Launched in June 1994, the channel was unique for several reasons, but primarily because it was funded by a Saudi Arabian conglomerate, Mawarid. The BBC's attempt to establish a Saudi-funded Arabic-language television channel beamed across the Middle East, North Africa and ultimately to Europe and the United States, was either brave or foolhardy - depending on your point of view.
The question - one that I have never been able to answer to my own total satisfaction - is this: was Mawarid's funding of the project also brave or foolhardy, or just naive?
The difficult negotiations for this channel had gone on between the BBC and Mawarid's subsidiary, the Rome-based Orbit Communications Corporation, for several months. World Service Television - as BBC Worldwide Television, the corporation's commercial arm, was then known - desperately needed a huge injection of funds to cover itself financially in the wake of Rupert Murdoch's surprise purchase of Star-TV, from which he had unceremoniously dumped the BBC's signal to the Chinese mainland, Hong Kong and China. The idea of the Arabic channel was conceived, sold and purchased on the foundations and ethos of BBC World Service Radio's Arabic Service, which attracts a regular listenership of 14 million, making it arguably the most powerful media force in the Arab world.
World Service Television's chief executive, Chris Irwin, soon to fall victim to a classic BBC restructuring, had sought the views of his former World Service Radio colleagues at Bush House about the project. There were a number of senior people at Bush House who'd had bruising encounters with the Saudi Arabians, and they all urged great caution. There was particular scepticism about assurances from Irwin that Orbit was prepared to sign an agreement guaranteeing BBC editorial independence.
During the short life of BBC Arabic Television, there were several angry liaison meetings and phone conversations with Orbit, and the guarantees of editorial independence proved to be a sour joke, only barely obscured by a thin smokescreen about the BBC's alleged failure to observe "cultural sensitivities" - Saudi code for anything not to the Royal Family's liking. It was only a matter of time before there would be a final parting of the ways.
Orbit's agreement to work with the BBC for an "orderly wind-down" of the service proved to be worthless when Orbit simply switched off the BBC channel, at the close of transmissions on the night of Saturday, 20 April. The newsroom, the Arabic-language computer terminals, a purpose- built digital studio, the editing rooms and the presentation suites were all mothballed while Orbit exercised its ownership of the equipment.
Within days of Arabic Television being switched off by Orbit, several potential alternative backers had emerged and preliminary negotiations got under way in an atmosphere of great secrecy. These have come to nothing, and World- wide has turned its attention to other partnerships.
There have been many losers from the Arabic Television project, not least the tens of millions of Arabs who have been deprived of the opportunity to have an unbiased, modern television service tailored to their own cultures and in their own language. And there's Orbit itself. Three years on from its launch, it is without the only channel that was both unique and prestigious, and its subscribers continue to be counted in thousands rather than millions.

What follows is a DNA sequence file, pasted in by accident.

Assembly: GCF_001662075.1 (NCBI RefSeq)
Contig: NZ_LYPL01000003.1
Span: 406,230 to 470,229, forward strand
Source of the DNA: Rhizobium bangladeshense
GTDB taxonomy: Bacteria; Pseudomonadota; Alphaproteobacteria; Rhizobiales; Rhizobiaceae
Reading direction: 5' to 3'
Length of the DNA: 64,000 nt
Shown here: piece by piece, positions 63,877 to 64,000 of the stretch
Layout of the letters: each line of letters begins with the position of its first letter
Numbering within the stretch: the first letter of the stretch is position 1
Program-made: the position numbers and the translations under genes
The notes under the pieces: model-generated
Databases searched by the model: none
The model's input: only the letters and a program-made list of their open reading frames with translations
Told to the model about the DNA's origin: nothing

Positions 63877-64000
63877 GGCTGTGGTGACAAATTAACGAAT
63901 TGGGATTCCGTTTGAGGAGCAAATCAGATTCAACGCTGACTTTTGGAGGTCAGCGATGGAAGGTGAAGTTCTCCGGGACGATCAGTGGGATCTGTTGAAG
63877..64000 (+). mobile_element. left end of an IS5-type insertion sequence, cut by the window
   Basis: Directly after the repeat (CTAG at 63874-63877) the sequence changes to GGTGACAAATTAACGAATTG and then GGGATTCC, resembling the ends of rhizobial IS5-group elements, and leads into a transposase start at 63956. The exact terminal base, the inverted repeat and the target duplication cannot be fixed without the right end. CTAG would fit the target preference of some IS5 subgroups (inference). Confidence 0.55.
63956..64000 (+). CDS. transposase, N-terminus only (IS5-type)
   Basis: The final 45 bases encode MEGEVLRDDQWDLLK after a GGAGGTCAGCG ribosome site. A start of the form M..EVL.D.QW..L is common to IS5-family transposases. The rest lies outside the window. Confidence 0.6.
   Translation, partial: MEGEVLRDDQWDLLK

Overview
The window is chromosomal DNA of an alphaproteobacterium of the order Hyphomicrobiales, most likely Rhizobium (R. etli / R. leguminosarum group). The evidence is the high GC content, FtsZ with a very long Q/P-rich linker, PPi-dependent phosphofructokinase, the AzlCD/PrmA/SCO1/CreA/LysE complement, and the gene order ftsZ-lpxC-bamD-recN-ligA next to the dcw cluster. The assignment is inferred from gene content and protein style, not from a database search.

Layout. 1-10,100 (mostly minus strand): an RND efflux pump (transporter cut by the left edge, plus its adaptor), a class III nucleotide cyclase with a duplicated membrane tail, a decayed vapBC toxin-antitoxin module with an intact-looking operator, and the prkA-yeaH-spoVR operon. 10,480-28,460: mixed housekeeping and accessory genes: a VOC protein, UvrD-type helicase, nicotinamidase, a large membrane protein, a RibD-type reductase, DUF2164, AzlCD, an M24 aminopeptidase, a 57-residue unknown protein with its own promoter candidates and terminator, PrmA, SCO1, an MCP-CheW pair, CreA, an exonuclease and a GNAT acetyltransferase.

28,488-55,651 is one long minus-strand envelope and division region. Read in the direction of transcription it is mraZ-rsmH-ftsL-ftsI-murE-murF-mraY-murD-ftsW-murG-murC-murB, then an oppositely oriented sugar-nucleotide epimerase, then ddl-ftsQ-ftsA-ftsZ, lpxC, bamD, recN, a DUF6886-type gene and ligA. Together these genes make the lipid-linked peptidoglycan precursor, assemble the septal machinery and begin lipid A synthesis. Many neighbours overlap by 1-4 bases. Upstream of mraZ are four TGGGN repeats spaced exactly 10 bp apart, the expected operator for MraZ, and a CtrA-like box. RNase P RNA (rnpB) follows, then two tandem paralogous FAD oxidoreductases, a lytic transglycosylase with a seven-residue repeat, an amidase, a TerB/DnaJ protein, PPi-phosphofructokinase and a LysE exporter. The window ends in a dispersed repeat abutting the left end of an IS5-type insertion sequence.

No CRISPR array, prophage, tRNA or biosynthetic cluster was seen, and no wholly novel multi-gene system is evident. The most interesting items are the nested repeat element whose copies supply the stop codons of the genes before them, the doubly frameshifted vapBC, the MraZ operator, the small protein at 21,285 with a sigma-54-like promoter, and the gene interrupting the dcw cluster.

The corporation's image in the Arab world was seriously tarnished by getting into bed with the Saudis to produce what some sections of the Arab press sneeringly called "the BBC's Petrodollar Channel". The abrupt closure provoked widespread jeers of "we told you so" and damaged the BBC's ability - and its will - to introduce multiple-foreign-language television channels, broadly emulating BBC World Service Radio.
It could be argued that it is no business of Britain to bother informing the rest of the world, but even Lady Thatcher took time off from her Beeb- bashing to praise and pump additional funds into the World Service, recognising the unquantifiable but undeniable spin-off for Britain from the corporation's global status. The additional benefit, as she would surely see it, was the fact that Arabic Television would have actually earned money for the BBC.
But there have been winners, not least the Middle East Broadcasting Centre (MBC), which transmits a free-to-air satellite service from Battersea in London to a huge audience across the Middle East, North Africa and a fair slab of Europe. It is owned by a branch of the Saudi Royal Family and it is, to say the least, a well-behaved operation when it comes to observing the Saudi view of media freedom.
But there has been another unexpected, more laudable, winner. While BBC Arabic Television itself may be dead, its editorial spirit, its style and even some of its programmes live on - transmitted from the tiny Gulf state of Qatar, which incidentally is also about to begin FM re-broadcasting of BBC Arabic Radio.
Al Jazeera (Island) Satellite Television went on air from Doha at the beginning of last November, staffed chiefly by former members of BBC Arabic Television. While Al Jazeera Television's audience is still modest, its programme subjects are controversial, its interviewing techniques robust, and it is remarkably free of editorial interference.
The question yet to be answered is: will a wider success, or perhaps a political crisis in the Gulf, bring with it the need to trim its editorial sails? But then, who can say the same sort of question hasn't sometimes been asked of the BBC?n
The author, who was the Arabic Television newsroom's managing editor, left the BBC in August last year after 27 years with World Service News and Current Affairs. He now runs Richardson Media Services Ltd.